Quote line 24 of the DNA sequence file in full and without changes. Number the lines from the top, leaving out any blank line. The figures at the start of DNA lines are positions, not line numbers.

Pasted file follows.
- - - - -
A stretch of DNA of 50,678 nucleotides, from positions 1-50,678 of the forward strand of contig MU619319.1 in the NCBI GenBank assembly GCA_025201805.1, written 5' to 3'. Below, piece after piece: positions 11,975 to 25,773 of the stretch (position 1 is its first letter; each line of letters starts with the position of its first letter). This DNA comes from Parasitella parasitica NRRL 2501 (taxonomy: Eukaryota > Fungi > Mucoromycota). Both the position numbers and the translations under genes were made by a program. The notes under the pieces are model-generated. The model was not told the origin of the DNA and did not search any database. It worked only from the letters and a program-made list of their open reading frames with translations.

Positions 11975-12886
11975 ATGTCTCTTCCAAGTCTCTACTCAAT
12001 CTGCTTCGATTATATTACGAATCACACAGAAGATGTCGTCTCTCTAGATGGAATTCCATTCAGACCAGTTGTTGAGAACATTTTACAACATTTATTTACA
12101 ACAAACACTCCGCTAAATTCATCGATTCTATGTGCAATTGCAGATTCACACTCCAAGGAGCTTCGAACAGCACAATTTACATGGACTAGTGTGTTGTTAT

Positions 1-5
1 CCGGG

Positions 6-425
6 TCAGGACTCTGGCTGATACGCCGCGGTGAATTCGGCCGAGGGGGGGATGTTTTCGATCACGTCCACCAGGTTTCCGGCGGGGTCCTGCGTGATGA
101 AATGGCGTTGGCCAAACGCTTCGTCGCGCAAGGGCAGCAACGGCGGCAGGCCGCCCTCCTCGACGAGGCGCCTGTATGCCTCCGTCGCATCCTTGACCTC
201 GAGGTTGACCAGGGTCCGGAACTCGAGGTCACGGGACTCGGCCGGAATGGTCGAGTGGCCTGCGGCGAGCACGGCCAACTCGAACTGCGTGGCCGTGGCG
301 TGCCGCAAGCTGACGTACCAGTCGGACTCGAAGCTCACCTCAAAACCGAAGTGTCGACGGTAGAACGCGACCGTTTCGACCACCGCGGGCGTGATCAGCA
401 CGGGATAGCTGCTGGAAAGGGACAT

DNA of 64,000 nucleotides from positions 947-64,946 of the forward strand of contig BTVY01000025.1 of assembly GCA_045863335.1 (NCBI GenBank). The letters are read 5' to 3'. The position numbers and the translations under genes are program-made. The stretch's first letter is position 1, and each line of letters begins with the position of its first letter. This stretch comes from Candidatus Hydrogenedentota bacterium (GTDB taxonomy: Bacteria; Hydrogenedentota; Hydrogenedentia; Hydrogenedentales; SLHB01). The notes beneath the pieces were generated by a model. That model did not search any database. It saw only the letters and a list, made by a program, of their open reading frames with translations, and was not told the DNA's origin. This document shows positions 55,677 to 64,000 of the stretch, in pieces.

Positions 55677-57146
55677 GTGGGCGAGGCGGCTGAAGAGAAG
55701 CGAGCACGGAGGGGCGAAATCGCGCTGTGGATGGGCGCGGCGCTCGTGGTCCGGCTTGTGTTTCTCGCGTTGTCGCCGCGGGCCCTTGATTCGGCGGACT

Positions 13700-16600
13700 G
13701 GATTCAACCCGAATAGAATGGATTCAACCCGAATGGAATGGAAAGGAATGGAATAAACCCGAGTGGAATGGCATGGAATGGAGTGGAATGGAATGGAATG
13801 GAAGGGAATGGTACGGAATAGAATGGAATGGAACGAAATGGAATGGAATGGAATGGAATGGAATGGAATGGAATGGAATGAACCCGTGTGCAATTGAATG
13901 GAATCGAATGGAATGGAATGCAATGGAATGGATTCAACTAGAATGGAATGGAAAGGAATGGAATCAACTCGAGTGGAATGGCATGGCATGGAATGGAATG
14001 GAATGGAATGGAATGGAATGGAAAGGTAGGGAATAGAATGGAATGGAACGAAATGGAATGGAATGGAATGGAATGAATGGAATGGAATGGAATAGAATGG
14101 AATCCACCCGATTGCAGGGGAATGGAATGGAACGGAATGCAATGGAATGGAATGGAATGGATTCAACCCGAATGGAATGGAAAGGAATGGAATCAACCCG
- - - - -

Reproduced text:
14101 AATCCACCCGATTGCAGGGGAATGGAATGGAACGGAATGCAATGGAATGGAATGGAATGGATTCAACCCGAATGGAATGGAAAGGAATGGAATCAACCCG